After terror attacks, there is a rush to identify who’s to blame and to analyze what the slaughters may mean, but often the facts are tenuous and the reality is hazy, observes ex-CIA analyst Paul R. Pillar.
By Paul R. Pillar
A certain litany of comments and even vocabulary seems to be required after terrorist incidents. High-casualty attacks are “horrific,” certain methods of attack are said to be the “hallmark” of certain groups, and so forth. And with any set of incidents occurring within a short time, explanations are offered that assume a connection among the incidents, especially in terms of a presumed careful strategy being executed by a particular group.
The appetite for such explanations is understandable, and the press is only doing its job when it solicits them. But usually the interpretations outrun what the available information would justify. Humans are wired to see patterns and tend to see them even when they don’t exist.
This is true of much of what has been said of the attacks during the past week in Turkey, Bangladesh, Iraq, and Saudi Arabia. The timing of these attacks coming close together might not be just coincidence, but then again it might. Perhaps the holy Islamic month of Ramadan has something to do with the timing, either in presenting easier targets with crowds of people gathering at certain times and places or in sending a message related to terrorist claims of acting on behalf of a religious cause.
But it is just as plausible that the timing of the attacks, as with the timing of many terrorist attacks, is related more to operational opportunities that have nothing to do with holy months or simply to when preparations for an operation happened to be complete.
Also typical is much interpretation about what the method of attack indicates about the sophistication of the attackers, and what this in turn means about who is responsible for the attack. In the current case there have been observations about how each of the attacks involved teams of people, and how this supposedly makes them more organized, and more sophisticated, than “lone wolf” attacks.
Part of the problem here is the ubiquity of the “lone wolf” term, which has led to overstatement of the significance of any difference between an operation involving one person and an operation involving more than one. It does not take a lot of sophistication to organize three people, and whatever organizational facility is required can be supplied locally and not just by some large and distant group.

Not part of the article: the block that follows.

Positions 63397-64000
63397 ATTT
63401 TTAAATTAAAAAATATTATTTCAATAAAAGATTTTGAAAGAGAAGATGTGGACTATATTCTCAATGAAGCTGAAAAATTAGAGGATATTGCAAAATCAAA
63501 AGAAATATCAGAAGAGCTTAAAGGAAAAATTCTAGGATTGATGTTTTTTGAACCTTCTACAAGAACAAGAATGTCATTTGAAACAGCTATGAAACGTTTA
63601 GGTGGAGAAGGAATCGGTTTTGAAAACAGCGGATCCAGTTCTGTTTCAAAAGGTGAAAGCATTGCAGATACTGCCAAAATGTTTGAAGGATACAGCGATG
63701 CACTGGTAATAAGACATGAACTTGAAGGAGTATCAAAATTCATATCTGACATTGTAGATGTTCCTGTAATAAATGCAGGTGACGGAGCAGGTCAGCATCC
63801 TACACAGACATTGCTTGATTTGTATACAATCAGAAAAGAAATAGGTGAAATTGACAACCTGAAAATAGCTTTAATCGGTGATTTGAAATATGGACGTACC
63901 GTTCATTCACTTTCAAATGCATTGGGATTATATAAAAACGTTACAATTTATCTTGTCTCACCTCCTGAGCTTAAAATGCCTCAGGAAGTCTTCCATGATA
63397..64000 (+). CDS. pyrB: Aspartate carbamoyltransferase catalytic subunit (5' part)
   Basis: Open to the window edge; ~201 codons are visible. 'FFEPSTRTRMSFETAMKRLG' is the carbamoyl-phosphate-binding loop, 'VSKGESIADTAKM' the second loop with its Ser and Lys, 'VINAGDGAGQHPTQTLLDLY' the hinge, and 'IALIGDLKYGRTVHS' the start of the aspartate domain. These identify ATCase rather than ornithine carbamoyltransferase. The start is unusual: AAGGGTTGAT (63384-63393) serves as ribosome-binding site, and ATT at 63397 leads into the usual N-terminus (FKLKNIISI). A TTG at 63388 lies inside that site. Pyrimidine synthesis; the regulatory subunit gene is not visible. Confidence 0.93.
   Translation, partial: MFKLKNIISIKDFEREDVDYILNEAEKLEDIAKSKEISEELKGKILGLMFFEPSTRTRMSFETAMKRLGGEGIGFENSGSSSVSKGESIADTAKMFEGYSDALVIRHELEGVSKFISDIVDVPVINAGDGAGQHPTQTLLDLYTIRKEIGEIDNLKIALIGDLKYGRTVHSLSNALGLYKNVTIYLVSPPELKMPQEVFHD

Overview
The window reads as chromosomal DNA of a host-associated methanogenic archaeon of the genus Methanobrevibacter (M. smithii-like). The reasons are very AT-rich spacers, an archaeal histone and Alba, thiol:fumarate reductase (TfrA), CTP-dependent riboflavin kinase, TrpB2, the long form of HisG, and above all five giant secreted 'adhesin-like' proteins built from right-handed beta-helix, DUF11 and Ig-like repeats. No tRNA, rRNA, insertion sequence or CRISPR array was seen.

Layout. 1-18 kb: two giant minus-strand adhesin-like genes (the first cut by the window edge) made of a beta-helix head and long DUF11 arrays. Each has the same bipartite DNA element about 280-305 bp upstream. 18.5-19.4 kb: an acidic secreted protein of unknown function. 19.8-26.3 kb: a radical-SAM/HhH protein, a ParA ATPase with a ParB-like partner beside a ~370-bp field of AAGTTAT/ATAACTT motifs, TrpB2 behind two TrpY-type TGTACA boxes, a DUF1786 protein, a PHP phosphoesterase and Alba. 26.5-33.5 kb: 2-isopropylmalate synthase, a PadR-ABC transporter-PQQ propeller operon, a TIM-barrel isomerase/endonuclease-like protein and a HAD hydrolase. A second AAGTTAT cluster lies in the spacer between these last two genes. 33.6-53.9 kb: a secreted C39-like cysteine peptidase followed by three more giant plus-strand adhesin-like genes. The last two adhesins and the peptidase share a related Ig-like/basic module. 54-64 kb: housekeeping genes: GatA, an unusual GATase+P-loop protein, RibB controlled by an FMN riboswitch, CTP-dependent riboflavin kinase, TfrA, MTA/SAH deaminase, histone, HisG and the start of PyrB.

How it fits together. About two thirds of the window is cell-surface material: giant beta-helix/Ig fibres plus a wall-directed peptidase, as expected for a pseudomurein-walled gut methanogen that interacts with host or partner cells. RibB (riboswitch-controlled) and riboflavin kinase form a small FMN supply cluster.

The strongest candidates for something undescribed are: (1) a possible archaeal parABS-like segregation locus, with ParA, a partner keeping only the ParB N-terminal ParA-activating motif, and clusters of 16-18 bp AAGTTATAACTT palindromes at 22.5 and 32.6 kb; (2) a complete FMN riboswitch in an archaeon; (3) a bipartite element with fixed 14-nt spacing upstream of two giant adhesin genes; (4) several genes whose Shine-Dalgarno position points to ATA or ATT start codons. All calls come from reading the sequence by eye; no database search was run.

Moreover, there are different scales on which to measure sophistication besides the number of people involved. Success in killing people other than oneself might be one of those ways of measuring. The recent attacks have presented a mixed picture in this regard. The triple suicide bombings in Saudi Arabia don’t look very sophisticated. One of the bombers managed to kill four security guards, but the other two blew up no one but themselves.
An especially prominent subject in the current commentary concerns the role of ISIS, or its presumed role. One of the difficulties in trying to identify what ISIS — i.e., the gang that has established a mini-state in parts of Iraq and Syria — is really responsible for is that ISIS has become the most popular and prominent brand name among violent Sunni extremists, many of whom see advantage in invoking that brand name even if they really aren’t taking any orders from ISIS.
Another difficulty is that ISIS has an incentive to claim responsibility for many operations that it did not actually perpetrate, to convey an impression of power and reach greater than what it really has. Of the recent well-publicized terrorist attacks, the one for which it is least likely that ISIS is responsible is that in Bangladesh, even though ISIS claimed credit for the attack and even though one of the local extremist groups that is a credible suspect has declared fealty to ISIS. Actual ISIS involvement is more likely in the other attacks farther west and closer to ISIS’s mini-state, but then again we do not know.
To the extent that ISIS really is involved in any of the recent attacks — an important qualification — then we probably are seeing a rise in attacks now partly as a reaction to the group’s losses on the ground in Iraq and Syria. Although that may sound like just an effort to put a positive gloss on a negative happening, it isn’t. Such a pattern would be consistent with how terrorism and ground warfare have entered into earlier wars, such as the war for Algerian independence in the 1950s and 1960s.
Some of the perpetrators’ thinking may center on the particular states targeted. Anything that prolongs political turmoil in Iraq and undermines support for the Abadi government — which bombings in Baghdad tend to do — helps ISIS to hang on a little longer in territory in controls in Western Iraq.
And attacks against Turkey may be related to changes in Turkish policy that have made Ankara more directly opposed to ISIS than it was before. But the main reasoning would be that any violence that is conducted far and wide in the name of ISIS, or that people suspect was fomented by ISIS, helps to sustain an impression among the group’s supporters and would-be recruits that it is alive and kicking and not on the decline.
Paul R. Pillar, in his 28 years at the Central Intelligence Agency, rose to be one of the agency’s top analysts. He is now a visiting professor at Georgetown University for security studies. (This article first appeared as a blog post at The National Interest’s Web site. Reprinted with author’s permission.)